Knotty Affair

The swinging monkey

Two pieces of wood woven into a cherry red handwoven fabric forms the background for a design of black and white threads, knotted to look like a monkey swinging from two poles.

The eye-catching bold designs is the backbone of a veteran handloom designer who has turned her back to mechanisations to embrace labour-intensive process to churn out colourful tapestries, table mats and table cloths.

“What inspires me? Everything around me,” laughs Marie Gnanaraj, artist and principle designer behind the “Barefoot” brand that has carved a niche making handloom fabrics, toys and clothes since 1964.

The petite-Gnanaraj, 59, initially juggled her speech and drama career with making beautiful handmade paper flowers, leaves and twigs for special occasions.

She briefly moonlighted as an audit trainee, before landing a job as a trainee designer at Barefoot in 1975.

“I was sent by the audit firm to help keep books at Barefoot,” chuckles Gnanaraj as she recalls her brush with Barefoot, a firm that has successfully built up a lucrative niche market among overseas clients.

“My background in decorating, flower making I think, gave me the courage to apply for the post. And I literally learnt on the weaving loom first under Ann Cock (fabric designer) and later Barbra Sansoni,” she said.


Using over 60 colours, Barefoot’s cotton and silk fabrics use geometric designs to give a distinct identity to their sarees, sarongs, shawls, rugs, mats, tapestries and furnishings.

Gnanaraj ventured further, creating works of art using yarn, rope, twigs, colourful bobbins, electrical wires and even permanent marker pens, to weave mats, tapestries and rugs.

“In Barefoot, we are taught that everything must look nice,” she says.

“We avoid black, because Barbra says we shouldn’t put black on the table. People should feel like eating at the table. So we use food colours like bright greens, oranges, purple, pinks, yellows for table linen,” she said.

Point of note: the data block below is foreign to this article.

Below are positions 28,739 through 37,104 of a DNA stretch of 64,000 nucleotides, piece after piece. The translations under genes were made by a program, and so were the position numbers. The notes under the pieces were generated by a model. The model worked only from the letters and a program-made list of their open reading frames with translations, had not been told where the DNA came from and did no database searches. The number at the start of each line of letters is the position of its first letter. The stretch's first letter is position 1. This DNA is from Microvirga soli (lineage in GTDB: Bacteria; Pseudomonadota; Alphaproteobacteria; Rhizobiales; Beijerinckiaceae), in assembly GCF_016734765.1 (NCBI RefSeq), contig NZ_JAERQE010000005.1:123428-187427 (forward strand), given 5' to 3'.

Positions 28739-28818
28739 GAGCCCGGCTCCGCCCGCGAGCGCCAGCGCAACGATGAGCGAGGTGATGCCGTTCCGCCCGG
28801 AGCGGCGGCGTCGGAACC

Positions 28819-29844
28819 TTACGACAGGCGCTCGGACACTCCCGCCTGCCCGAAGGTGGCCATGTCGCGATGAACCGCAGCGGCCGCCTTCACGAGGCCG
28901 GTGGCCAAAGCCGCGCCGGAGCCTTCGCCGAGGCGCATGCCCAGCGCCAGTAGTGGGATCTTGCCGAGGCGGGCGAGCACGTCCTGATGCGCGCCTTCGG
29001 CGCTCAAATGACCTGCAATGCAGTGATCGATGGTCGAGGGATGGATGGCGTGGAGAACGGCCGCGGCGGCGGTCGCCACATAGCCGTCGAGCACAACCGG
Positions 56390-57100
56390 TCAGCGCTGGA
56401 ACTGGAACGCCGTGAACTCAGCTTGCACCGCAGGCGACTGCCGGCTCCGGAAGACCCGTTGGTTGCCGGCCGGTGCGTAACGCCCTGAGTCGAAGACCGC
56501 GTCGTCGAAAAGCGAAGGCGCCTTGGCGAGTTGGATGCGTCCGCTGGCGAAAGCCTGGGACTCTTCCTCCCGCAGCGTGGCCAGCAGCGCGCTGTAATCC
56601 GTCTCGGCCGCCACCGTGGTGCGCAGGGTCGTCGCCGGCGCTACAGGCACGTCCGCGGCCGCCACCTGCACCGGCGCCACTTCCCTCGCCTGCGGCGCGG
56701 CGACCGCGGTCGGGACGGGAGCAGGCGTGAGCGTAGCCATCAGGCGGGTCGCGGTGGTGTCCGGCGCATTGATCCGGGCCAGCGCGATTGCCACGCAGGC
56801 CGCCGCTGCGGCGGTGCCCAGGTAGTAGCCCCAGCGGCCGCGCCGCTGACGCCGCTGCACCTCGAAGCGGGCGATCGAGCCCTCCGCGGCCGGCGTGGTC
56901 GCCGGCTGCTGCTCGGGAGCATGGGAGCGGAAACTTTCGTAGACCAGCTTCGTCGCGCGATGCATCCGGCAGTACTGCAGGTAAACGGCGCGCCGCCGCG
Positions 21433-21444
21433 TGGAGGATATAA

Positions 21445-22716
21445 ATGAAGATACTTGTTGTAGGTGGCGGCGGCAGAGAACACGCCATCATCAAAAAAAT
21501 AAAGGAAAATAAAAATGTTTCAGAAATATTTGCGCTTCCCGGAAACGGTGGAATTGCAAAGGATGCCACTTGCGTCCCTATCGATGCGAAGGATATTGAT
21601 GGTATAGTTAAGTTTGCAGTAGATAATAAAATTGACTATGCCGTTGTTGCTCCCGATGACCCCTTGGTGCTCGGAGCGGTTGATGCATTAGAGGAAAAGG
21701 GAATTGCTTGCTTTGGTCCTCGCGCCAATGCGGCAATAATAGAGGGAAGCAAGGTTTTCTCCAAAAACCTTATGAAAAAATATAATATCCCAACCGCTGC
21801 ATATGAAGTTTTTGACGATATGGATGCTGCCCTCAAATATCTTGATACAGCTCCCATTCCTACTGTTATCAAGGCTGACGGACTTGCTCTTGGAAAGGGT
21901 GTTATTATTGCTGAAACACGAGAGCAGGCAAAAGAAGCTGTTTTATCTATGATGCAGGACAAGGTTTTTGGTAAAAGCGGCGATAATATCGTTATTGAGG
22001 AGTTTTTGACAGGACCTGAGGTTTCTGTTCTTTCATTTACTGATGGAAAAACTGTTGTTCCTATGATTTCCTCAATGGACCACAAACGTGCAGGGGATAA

Pastel colours are also avoided as it reminds users of babies excrement.

The contrasting colours are stunning, allowing the different textures of fabric to be used as a table top, a tapestry, a curtain or even a wrap-around sarong.

Under her own label “Marie”, Gnanaraj’s artistic style has developed to textured woven panels and table mats that are mixed with yarn and choir.

Today the tapestries — some done under her own label — add a touch of class to homes, offices and top resorts in Sri Lanka.

Sansoni, the designer, artist, writer and the backbone of the “Barefoot” label, once described Gnanaraj’s creativity as an artist who builds her work using colourful dyed threads, yarns of silk or coarse plant fibre.

“Her pieces come off the wall, travel over flat surfaces or hang, swinging in space like an indoor rainforest,” said Sansoni.

Having showcased her work in over dozen solo or group exhibitions, Gnanaraj’s tapestries are on public display to coincide with the Sri Lanka Design festival that starts on November 27.

Title “Dream Weaver”, she uses “knots” to illustrate her contemporary art.

“The weavers’ knot is the first step to learn the art of weaving. A weaver keeps joining the threads, and the knot becomes the solution for broken threads,” she explains while showing Colombo Spirit around her studio.

Weaving has also became the center of her life, with the wooden looms, bales of colourful yarns, threads and bobbins occupy a pride of place in her home, amidst medals for winning Latin dance competitions with her husband, Mano.

Gnanaraj’s family has grown up around her artistic creations. The creativity streak runs through her three children, who dabble in theatre, music and hand craft despite individual careers spanning engineering, law and fashion design.

Hailing from an artistic family, her mother used to illustrate nature using oil and water colours, while her aunts and siblings are deft at needlework, sugar craft, handmade cards and table decor.

“My career has taken many different paths, but the time I spend creating with yarns is the most rewarding experience.”

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